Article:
Knowing when to stop treatment for an incurable disease is an agonizing decision. It leaves many patients and loved ones feeling hopeless and lonely. But you don’t have to face this decision alone. There are tools and people ready to help you decide when to stop, start, and continue treatment.
Knowing when to stop treatment is an agonizing decision, but people and tools stand ready to help you decide what to do next.
Curative treatment isn’t always healing. It can increase suffering.
Studies say your most powerful tool for knowing when to end treatment is honest discussions with your loved ones and healthcare team.
Asking yourself, your family, and your medical team honest questions helps you gather information, clarify your values and goals, and choose the right treatment for you.
Up to 50% of cancer patients receive chemotherapy within four weeks of their death. Many of these patients are too weak, sick, and painful to leave the hospital, despite the fact most wanted to die comfortably at home, not in a hospital bed.
Offering disease-targeted treatment, also called curative treatment, when a patient is near the end of life can increase suffering. The treatment may rob them of what they really wanted – time to do what they love with whom they love. Rather than traveling, spending time with grandchildren, or pursuing cherished hobbies, they may find themselves back in the emergency department or even the ICU.
Certainly, the right treatment at the right time can lengthen your life and keep you active when living with a serious illness like cancer, dementia, or lung disease. But as your illness progresses, there is also a chance that treatment will stop making you feel better and start making you feel weaker and sicker.
With continual advances in medical technology, it can be tough to know when you reach that point. Healthcare professionals say early and frank discussions with your family and medical team is the most powerful tool for knowing when to stop treatment.
Honest discussions are your best tool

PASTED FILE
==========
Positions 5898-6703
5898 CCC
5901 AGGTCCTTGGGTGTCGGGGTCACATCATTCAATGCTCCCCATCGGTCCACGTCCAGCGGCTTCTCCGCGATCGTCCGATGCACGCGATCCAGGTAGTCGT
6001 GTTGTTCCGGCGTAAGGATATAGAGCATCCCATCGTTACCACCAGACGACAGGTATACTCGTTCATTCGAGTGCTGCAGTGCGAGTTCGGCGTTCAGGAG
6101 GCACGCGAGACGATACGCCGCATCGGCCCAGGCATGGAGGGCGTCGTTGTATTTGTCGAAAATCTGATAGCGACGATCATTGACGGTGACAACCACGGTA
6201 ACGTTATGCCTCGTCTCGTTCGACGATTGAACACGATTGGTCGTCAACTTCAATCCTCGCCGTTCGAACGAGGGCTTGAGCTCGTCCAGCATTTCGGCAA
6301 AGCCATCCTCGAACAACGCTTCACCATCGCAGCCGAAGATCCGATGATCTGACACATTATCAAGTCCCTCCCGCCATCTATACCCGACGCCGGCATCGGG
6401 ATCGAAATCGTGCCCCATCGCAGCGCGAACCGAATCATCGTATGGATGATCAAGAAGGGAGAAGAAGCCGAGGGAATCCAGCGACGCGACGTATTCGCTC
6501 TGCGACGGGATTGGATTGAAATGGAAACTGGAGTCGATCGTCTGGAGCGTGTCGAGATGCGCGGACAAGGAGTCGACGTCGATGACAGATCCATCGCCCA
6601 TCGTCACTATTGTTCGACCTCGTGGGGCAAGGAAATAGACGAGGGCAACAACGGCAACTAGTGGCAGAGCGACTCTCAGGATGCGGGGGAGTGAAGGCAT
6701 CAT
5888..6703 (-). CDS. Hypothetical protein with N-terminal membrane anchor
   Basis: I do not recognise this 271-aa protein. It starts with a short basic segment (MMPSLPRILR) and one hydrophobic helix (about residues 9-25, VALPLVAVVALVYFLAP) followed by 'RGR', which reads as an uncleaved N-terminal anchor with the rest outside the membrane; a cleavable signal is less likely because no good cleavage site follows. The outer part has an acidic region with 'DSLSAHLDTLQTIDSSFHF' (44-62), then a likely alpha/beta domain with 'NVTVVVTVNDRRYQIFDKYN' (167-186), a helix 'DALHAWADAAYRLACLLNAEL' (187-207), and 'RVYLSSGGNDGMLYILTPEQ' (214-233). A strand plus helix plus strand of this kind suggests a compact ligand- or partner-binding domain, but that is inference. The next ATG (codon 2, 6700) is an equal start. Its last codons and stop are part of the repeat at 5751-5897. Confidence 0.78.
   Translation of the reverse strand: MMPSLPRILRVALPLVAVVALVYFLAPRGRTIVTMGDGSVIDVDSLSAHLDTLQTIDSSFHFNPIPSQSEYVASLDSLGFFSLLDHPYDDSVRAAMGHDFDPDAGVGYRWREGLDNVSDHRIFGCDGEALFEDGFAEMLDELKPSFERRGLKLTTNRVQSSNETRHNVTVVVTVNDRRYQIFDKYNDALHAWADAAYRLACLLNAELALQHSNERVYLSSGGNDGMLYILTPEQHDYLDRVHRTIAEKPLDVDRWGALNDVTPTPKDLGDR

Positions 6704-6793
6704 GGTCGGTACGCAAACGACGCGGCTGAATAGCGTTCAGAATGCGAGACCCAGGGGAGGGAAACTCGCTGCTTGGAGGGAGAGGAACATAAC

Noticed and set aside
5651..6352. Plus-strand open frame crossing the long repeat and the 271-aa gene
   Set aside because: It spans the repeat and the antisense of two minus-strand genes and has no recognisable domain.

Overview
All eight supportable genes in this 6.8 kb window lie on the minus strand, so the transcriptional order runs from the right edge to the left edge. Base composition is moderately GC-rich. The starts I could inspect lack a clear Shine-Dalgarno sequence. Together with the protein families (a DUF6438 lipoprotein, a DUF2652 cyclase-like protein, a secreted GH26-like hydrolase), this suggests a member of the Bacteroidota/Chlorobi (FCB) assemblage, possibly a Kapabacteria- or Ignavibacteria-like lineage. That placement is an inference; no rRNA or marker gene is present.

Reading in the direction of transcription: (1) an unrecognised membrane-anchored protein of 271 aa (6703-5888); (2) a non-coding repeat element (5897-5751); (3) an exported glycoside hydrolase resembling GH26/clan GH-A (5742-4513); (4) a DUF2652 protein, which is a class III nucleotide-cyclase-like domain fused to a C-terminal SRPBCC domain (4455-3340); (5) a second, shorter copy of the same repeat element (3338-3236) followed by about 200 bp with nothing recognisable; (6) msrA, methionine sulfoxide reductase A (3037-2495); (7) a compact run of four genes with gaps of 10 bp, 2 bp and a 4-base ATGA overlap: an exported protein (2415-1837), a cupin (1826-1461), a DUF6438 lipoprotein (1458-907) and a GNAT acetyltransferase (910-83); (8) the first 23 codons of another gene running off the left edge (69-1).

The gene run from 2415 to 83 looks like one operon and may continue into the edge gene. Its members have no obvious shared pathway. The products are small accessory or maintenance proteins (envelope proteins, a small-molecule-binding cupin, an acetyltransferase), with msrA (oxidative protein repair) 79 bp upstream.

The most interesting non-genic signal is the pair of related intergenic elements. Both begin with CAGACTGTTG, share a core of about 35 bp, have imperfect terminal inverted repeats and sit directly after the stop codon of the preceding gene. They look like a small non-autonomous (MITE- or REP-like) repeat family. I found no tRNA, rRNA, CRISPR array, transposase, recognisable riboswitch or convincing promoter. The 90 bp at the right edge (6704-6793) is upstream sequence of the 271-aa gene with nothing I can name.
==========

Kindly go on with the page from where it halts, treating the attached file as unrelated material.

Thorough discussions with your care team clarify what you want. It helps your doctors and loved ones know how to support you and which treatments to recommend.
A support team often includes trusted loved ones, a disease specialist, a palliative care physician, nurses, social workers, and spiritual advisors. Having such a team helps you gather information, ask hard questions, and gain insight from people who care about you.
Studies say frank team discussions are as good as – and sometimes better – than the objective methods doctors use to project your disease outlook. Such prognostic tools are helpful for an objective view but are not as good as the humans supporting you. Instead, collaboration can lengthen your life, improve your symptoms, and reduce anxiety and depression for both you and your loved ones.
Leonard Barry, a cancer care researcher, says, “The best health care outcomes – and the greatest healing – arise from that collaboration.”
A palliative care doctor is another powerful tool
Palliative care physicians are experts in helping people face incurable illnesses at every disease stage. They work with your disease specialist to manage symptoms and make treatment decisions. Consulting with a palliative care specialist can help you decide when the time is right to end disease-focused treatment and consider comfort measures only.
Leading palliative specialist Dr. Steven Pantilat states in his book Life After the Diagnosis that most end-of-life patients who stop curative treatments wish they had stopped sooner. Surprisingly, patients with a palliative care expert on their healthcare team live better for longer.
How to talk with your support team
When you face the decision to stop treatment, the most important factor is what you want. You are the expert on your body, values, and goals.